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Prevention and treatment of an


EXERCISE-INDUCED ASTHMA Exercise can often trigger asthma - research indicates that about 80% of people with asthma have symptoms triggered by exercise. For most people exercise is one of a number of different triggers. Exercise-induced asthma can affect anybody with asthma including recreational sports people or elite athletes. This leaflet examines the symptoms, ways to reduce the risk of an attack and also what to do in case of an acute attack while exercising.


WHAT IS ASTHMA? Asthma is an inflammatory process affecting the airways of the lungs. People with asthma have airways that are almost always red, inflamed and swollen. This redness, inflammation and swelling means that the airways are overly sensitive to various stimuli, which will set off asthma symptoms - these are called triggers.


When the airways come into contact with a trigger, the muscles that wrap around the airways react by tightening and constricting the airways. The trigger can also cause further swelling in the lining of the airways, which causes the airways to narrow even more. The combination of the swelling and tightening results in breathing difficulties.


Asthma affects individuals in different ways and the triggers will also vary. Respiratory and viral infections, pets, house dust mites and cigarette smoke, to name a few, can make the airways narrower in people with asthma.


WHY DOES EXERCISE TRIGGER ASTHMA? It is not known exactly how exercise triggers asthma. When people exercise they breathe faster and this makes it more difficult for the nose and upper airways to warm and add moisture to the air being breathed in. This results in the air breathed in during exercise being drier and colder than usual. It is thought that this cold, dry air in the airways triggers the symptoms of exercise induced asthma.


This may explain why swimming is a good sport for those with exercise induced asthma. The humid air in the swimming pool does not act as such a strong trigger.


SYMPTOMS Symptoms of exercise-induced asthma include coughing, wheezing, chest tightness and difficulty in breathing that is triggered by the exercise. Symptoms usually begin after exercise and worsen about 15 minutes after exercise stops.


www.exerciseregister.org


asthma attack


Research shows that if exercise is attempted again within three hours the symptoms are less severe As with all asthma symptoms, there is a wide variation between different people at different times.


WHAT SHOULD YOU DO IN AN ASTHMA ATTACK When someone is having an asthma attack, if any of the following happen: n The symptoms (cough, tight chest, breathlessness) are getting worse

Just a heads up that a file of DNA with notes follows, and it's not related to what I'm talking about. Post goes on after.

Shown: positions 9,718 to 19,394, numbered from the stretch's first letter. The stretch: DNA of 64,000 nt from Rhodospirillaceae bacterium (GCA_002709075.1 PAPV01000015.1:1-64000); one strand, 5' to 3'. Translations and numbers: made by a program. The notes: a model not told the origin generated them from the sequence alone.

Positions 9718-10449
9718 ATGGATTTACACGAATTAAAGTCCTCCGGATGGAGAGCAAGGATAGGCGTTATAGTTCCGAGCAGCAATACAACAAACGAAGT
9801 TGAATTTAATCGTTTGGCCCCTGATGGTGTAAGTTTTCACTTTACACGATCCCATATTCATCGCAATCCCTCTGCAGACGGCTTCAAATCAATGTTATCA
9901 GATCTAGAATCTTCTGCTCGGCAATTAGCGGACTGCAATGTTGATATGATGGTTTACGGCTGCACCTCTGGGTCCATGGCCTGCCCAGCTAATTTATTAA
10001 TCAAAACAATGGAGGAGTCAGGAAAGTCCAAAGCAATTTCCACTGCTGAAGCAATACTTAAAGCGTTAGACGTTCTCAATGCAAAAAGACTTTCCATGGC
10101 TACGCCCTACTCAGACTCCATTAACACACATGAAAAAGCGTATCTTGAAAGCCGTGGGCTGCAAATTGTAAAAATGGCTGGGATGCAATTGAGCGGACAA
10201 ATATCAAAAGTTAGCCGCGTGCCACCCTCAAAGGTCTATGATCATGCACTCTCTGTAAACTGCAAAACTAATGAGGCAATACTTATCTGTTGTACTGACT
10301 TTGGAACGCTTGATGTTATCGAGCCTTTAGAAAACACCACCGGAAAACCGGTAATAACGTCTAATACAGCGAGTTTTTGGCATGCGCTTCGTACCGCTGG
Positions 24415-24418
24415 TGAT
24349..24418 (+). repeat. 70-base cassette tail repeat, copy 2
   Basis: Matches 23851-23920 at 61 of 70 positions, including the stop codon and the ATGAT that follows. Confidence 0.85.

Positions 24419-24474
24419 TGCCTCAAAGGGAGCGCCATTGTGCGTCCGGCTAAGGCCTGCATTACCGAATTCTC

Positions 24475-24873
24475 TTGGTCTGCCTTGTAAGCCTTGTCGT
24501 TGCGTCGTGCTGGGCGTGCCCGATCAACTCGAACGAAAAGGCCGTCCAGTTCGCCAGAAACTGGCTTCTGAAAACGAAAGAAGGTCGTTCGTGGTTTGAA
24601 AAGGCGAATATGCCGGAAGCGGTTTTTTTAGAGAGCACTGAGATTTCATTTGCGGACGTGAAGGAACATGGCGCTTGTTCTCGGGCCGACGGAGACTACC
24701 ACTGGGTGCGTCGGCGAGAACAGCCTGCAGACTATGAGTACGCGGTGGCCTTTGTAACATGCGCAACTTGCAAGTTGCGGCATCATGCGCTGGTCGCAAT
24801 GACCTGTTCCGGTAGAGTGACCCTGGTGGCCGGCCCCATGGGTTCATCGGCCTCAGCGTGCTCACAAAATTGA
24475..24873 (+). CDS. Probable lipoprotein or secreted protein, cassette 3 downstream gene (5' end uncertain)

n The reliever (blue) inhaler does not help their symptoms


n The person is too breathless to speak:


THEN 1. Get the person with asthma to take their usual reliever inhaler straight away


2. Keep calm and try to relax the person as much as possible


3. Sit them down, don’t lie them down 4. Rest their hands on their knees for support 5. Try to slow their breathing down as this will make them less exhausted


6. Wait 5-10 minutes 7. If the symptoms disappear, the person should be able to go back to whatever they were doing 8. If the reliever has no effect, call a doctor or ambulance 9. Continue to give the person their reliever inhaler every few minutes until medical help arrives. It is not possible to overdose on reliever.


MEDICATIONS It is important that asthma is well-controlled before exercise. Regular inhaled preventer treatment as prescribed by a doctor is the main means of control. Medications allow the control of symptoms and different medications are chosen for different people.


n Inhaled steroids. Used to prevent asthma symptoms. Controlling the asthma symptoms using regular inhaled steroids will reduce the trigger effect of exercise


n Short- and long-acting beta agonists. Used to relieve asthma symptoms


n Sodium cromoglycate or nedocromil sodium. Used to prevent asthma symptoms especially before exercise


n Leukotriene receptor antagonists. Recently developed medications, in tablet form, which appear to be helpful in controlling exercise- induced asthma


IMPORTANT NOTE Asthma should be no obstacle to exercise, playing sport and keeping fit. Many Olympic competitors, footballers and other top sports people have asthma including Paula Radcliffe and Paul Scholes. It is particularly important to encourage children with asthma to participate in sport and physical activity. Often they will opt for less active positions such as goal- keeper instead of participating on the field due their fear of suffering an asthma attack.


TIPS TO PREVENT EXERCISE-INDUCED ASTHMA


These should be used with any medications: n Warm up and down. A 10 minute warm up period can be helpful. Useful exercises include 30 second sprints after a 5-10 minute brisk walk in order to get the blood circulating to the muscles. This has been found to be particularly effective at reducing the risk of an attack. Warm down afterwards also.


n Avoid the cold air. It can help to cover the nose and mouth in cold weather with a scarf. This warms and humidifies the air, which may reduce the trigger effect of cold air n Fitness. Good aerobic fitness can also help.


NUTRITION


The information contained in this article is intended as general guidance and information only and should not be relied upon as a basis for planning individual medical care or as a substitute for specialist medical advice in each individual case. To the extent permissible by law, the publisher, editors and contributors accept no liability for any loss, injury or damage howsoever incurred (including negligence) as a consequence, whether directly or indirectly, of the use by any person of the contents of this article.


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